You want to own America's favorite handgun - congratulations! It's a smart decision. But do you want to buy some random piece off the gun store shelf? Risk having a mediocre .45 (or 9mm)? Nobody wants that, the 1911 is legendary. Today, we're showing you how to instead build John Moses Browning's greatest creation from scratch, using an 80% 1911 frame.
Building a 1911: The legal stuff
First thing's first: A lot of people ask, "can I build a gun at home?" The Bureau of Alcohol, Tobacco, and Firearms (ATF) has this say to on the subject:
“No, a license is not required to make a firearm solely for personal use. However, a license is required to manufacture firearms for sale or distribution. The law prohibits a person from assembling a non–sporting semiautomatic rifle or shotgun from 10 or more imported parts, as well as firearms that cannot be detected by metal detectors or x–ray machines. In addition, the making of an NFA firearm requires a tax payment and advance approval by ATF.”
[18 U.S.C. 922(o), (p) and (r); 26 U.S.C. 5822; 27 CFR 478.39, 479.62 and 479.105]
The 1911 is not:
- A shotgun
- An NFA gun
- A non-sporting semiautomatic rifle
- A gun built with 10 or more imported parts
- A gun that can’t be detected by metal detectors or X-rays
We’re not building our 1911 to sell it, and we have no intentions of doing so. So, we’re in the clear as far as Federal law is concerned.
Some states have special restrictions against building guns at home, especially handguns. California, for example, only allows specific handgun makes and models that have been tested for certain safety requirements to be legally owned in the state. Unfortunately, that excludes the 1911 frame blank. Check your local and state laws before building. Moving on, let's look what what parts we need:
Finishing a 1911 80% Frame: Parts Needed
This Build Kit features a 5", .45-ACP 1911 with a raw finish and Picatinny rail.
Here’s what you’ll need to build your gun from scratch. The first two components of the project, the frame blank and parts kit, are caliber- and frame-specific and must correspond with each other.
For example, if you want to build a classic, G.I.-style gun chambered in .45 APC, you’ll need a 5” Government frame blank and 5” Government Parts Kit. The same rules apply for Commander and Officer models, as well as variants chambered in 9mm or .38.
"Are these 80% 1911s compatible with retail parts?"
Yes. If you wanted, you could just buy a frame and jig, complete the frame, and then buy all the parts you'd need from wherever else. But the parts kits, barrels, and slides included with the frame blanks are specifically machined to ensure tolerances are perfect for final assembly. If this is your first time owning or building a 1911, we recommend purchasing the parts included with the full build kit.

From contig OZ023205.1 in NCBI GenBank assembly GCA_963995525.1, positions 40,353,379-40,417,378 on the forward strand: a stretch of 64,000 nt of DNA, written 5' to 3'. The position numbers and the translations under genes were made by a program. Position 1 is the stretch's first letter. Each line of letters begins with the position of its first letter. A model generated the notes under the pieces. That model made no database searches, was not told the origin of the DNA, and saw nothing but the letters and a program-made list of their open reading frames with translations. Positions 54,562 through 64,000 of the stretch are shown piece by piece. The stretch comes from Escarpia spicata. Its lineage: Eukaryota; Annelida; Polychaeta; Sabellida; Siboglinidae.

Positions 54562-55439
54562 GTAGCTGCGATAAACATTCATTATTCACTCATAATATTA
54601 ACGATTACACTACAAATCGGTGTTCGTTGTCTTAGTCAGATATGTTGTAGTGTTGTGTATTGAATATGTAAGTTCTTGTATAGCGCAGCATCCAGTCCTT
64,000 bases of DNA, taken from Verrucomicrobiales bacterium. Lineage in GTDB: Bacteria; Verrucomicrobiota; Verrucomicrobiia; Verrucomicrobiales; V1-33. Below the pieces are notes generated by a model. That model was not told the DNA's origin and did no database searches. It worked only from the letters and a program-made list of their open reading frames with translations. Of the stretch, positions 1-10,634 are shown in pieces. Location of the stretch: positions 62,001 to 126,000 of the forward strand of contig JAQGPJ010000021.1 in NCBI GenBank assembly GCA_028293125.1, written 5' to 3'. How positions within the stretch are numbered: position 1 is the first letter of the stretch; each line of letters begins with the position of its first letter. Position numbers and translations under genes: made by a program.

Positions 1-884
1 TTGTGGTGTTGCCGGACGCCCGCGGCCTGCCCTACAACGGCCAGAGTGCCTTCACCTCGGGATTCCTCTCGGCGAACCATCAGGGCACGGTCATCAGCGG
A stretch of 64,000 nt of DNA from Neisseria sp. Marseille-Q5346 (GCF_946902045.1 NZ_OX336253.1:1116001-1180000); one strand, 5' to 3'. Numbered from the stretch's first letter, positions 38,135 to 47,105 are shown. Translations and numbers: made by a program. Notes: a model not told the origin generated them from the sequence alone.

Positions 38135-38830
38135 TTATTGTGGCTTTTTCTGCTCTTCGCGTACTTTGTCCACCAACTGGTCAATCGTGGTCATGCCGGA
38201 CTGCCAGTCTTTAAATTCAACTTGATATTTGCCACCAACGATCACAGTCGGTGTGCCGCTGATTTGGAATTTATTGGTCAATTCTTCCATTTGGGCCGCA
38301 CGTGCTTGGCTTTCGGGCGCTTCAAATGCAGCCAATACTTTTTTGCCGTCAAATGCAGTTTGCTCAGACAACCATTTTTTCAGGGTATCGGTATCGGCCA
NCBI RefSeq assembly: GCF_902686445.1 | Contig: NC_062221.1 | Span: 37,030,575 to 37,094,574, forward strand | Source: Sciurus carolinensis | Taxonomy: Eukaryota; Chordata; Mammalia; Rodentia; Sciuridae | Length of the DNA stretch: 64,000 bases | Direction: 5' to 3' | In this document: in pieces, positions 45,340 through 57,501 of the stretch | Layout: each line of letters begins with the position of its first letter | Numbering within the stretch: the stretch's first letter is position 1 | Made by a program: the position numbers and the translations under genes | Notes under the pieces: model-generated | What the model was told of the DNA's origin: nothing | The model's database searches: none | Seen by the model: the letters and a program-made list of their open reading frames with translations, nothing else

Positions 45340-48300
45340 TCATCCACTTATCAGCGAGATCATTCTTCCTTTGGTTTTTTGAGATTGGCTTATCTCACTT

Frame blank vs. Retail frame
Speaking of aluminum, the 1911's 80% frame is not made out of steel. Instead, these blanks are made from forged, mil-spec aluminum. This is no different than using a typical 80% lower used to build an AR-15. This aluminum construction provides some big advantages, the biggest being weight savings. The aluminum frame weighs around 60% less than a store-bought, steel frame. That's a huge reduction in weight, making the finished gun more comfortable and ergonomic without sacrificing reliability.
And since the frame blank isn’t a firearm, it can be bought, sold, and shipped to you without having to deal with the ATF or an FFL. Nothing else you’ll buy for this project is considered a firearm either, including the parts kit and jig.
Cutting and Drilling the Frame Blank
Now that we’ve cleared up the legal stuff and figured what you what you need for the build, let’s get started! These instructions are to be used only with the Phantom 1911 Jig by Stealth Arms. Other 1911 jigs may work differently:
Step 1: Insert 1911 frame into Phantom Jig
The Phantom Jig secures your frame blank using two provided dowel pins and one Allen-head set screw. Seat the dowel pins into one of the two plates as pictured. Let your frame slide onto the dowel pins and then sandwich the frame using the other plate and set screw.
Step 2: Drill the hammer and sear pin holes
Rest your frame and jig on its side. Secure the larger drill bit (pictured #22) into your drill and drill half-way through the frame to begin making the hammer pin hole. Repeat drilling of the sear pin hole using the smaller drill bit (pictured #35). Then flip the frame and jig and finish drilling on the opposite side.
WARNING: Don’t attempt to drill all the way through the frame on one side. Your drill bits will hit the surface underneath the jig and cause your drill to “walk”, damaging your frame and work bench.